Sarah Mohland: The infusion center is a place where patients spend six to eight hours at a time receiving treatment, so we tried to make the space as comfortable and peaceful as possible. The interior is a very bright yellow and it creates a calm space. Patient care is centralized along three infusion pods, and it allows for the patients to have visitors. A chair provides seating for up to two family members. We emphasized patient care by allowing for easy access for the physicians and the nurses to reach them in a centralized place.
Murphy: There was potential here to take advantage of this amazing landscape. By customizing the doors and opening the façade, we knew we could create an open space for these patients to feel dignity and respite. In order to open the view, we created a butterfly roof, which is also represented in the Y-shape of the columns themselves. So there’s a thematic strategy in the engineering as well as the holding up the roof of this kind of lifting, this branching up, in order to create a more lively open space.
There’s a lot we can learn about medical space in the U.S. from what is being prototyped in Rwanda. Open air, leveraging the environment—those are things that have been largely designed out of U.S. medical facilities. I think it behooves us to remember how those kinds of open air environments can also be very valuable and protective and safe for patients.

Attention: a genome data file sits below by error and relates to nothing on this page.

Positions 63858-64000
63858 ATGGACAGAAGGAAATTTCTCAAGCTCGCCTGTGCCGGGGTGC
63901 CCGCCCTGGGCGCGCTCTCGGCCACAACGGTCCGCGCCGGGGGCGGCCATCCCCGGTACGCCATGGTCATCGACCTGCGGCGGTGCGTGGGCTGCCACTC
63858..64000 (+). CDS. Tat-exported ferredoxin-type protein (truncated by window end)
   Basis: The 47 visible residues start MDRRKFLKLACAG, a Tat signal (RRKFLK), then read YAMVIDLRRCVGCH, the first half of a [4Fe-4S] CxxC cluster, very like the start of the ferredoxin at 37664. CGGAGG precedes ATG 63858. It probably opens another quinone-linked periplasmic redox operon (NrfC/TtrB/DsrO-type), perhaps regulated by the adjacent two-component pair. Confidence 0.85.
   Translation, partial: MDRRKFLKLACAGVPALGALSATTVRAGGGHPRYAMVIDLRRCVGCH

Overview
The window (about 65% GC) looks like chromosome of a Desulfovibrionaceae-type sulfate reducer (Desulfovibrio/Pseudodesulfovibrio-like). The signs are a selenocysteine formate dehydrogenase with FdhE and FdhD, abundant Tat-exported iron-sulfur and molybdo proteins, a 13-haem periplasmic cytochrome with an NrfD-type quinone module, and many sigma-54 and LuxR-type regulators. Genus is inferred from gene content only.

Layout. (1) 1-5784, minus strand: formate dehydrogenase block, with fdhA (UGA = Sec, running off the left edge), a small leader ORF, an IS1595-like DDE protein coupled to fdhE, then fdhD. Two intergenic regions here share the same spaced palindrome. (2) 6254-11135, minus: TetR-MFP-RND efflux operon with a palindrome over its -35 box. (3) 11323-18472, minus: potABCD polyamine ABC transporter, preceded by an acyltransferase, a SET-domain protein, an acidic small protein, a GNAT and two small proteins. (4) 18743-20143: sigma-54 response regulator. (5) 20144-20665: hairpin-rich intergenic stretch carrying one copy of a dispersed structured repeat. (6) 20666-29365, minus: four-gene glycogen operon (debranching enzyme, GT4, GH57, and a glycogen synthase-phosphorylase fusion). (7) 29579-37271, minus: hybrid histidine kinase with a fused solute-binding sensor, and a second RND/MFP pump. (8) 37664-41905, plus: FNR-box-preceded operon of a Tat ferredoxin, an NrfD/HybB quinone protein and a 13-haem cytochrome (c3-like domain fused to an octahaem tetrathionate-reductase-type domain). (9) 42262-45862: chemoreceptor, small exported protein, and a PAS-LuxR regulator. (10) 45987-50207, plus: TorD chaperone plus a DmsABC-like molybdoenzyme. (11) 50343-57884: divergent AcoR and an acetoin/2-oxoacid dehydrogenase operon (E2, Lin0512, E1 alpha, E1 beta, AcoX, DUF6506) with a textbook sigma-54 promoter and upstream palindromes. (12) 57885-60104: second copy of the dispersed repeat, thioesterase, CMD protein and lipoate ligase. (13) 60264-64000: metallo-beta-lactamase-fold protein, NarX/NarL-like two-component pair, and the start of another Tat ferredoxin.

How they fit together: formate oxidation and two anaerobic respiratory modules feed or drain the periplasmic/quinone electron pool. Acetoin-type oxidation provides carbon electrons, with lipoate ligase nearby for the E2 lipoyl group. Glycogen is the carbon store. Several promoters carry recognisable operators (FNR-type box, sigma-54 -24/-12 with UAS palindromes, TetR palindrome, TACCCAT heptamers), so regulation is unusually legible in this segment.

Describe the structure and the building materials. Were there
any unique decisions that you had to make because of climate or culture?
Murphy: The way we approach every project is through an initial immersion. The idea is not only to uncover the challenges on the project, but also to uncover opportunities that we can leverage to amplify the impact. When Rwanda labor costs for a good-paying job are still low relative to materials, it creates a real opportunity for customization on a larger scale. And so we said, “Okay, we’re creating this custom hand-sawed wood formwork, and isn’t this a chance to do something more unique with the structure of the space to give it a character that reflects that opportunity?” And so we worked with our Rwanda engineering team to look at how we could optimize the structure to create this spacious, airy open space while using the form of the structure to highlight that.
It’s clear that your work in Butaro shows the value that good
design can bring to the country in a way that is often not appreciated
in the developed world.
Murphy: I think we forget that it’s possible to design an architecture that improves people’s lives first and foremost, rather than the aspirational object that could be value engineered out. Our system is so overdesigned in terms of liabilities and litigiousness that it’s hard to sift through it to see the value and the potential that’s right in front of us to change the built environment we’re already living in. I think working in Rwanda shows us that it’s not only possible, it’s absolutely imperative. If we don’t do it, we’re going to see our infrastructure continue to corrode and fall apart in the U.S. We’re going to see job opportunities that are lost. We’re going to see a lack of investment in health and safety in our communities if we don’t think about the infrastructure we live within as part of the methodology to improve our lives.
In other words, the U.S. can learn a lot from Rwanda if we take these things seriously.
Murphy: I really believe that. —Thomas Fisher